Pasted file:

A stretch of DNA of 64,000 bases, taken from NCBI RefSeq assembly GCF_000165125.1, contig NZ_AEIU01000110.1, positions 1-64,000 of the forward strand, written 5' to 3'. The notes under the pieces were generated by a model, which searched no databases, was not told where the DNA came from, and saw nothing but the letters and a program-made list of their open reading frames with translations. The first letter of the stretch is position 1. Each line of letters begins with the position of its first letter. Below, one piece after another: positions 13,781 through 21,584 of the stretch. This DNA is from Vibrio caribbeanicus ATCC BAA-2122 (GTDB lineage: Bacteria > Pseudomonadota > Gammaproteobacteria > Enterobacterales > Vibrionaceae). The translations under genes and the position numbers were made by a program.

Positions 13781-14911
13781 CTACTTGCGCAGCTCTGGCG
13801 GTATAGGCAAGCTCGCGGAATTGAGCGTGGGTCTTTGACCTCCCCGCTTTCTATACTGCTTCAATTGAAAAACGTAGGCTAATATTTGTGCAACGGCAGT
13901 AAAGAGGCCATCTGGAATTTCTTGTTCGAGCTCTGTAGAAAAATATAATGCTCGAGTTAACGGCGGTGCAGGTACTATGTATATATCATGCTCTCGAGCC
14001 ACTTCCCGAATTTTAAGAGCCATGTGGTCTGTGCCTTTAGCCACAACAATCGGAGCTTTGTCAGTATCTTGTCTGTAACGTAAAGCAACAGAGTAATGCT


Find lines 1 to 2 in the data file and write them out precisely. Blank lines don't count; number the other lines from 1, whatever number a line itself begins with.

A stretch of DNA of 64,000 bases, taken from NCBI RefSeq assembly GCF_000165125.1, contig NZ_AEIU01000110.1, positions 1-64,000 of the forward strand, written 5' to 3'. The notes under the pieces were generated by a model, which searched no databases, was not told where the DNA came from, and saw nothing but the letters and a program-made list of their open reading frames with translations. The first letter of the stretch is position 1. Each line of letters begins with the position of its first letter. Below, one piece after another: positions 13,781 through 21,584 of the stretch. This DNA is from Vibrio caribbeanicus ATCC BAA-2122 (GTDB lineage: Bacteria > Pseudomonadota > Gammaproteobacteria > Enterobacterales > Vibrionaceae). The translations under genes and the position numbers were made by a program.

Positions 13781-14911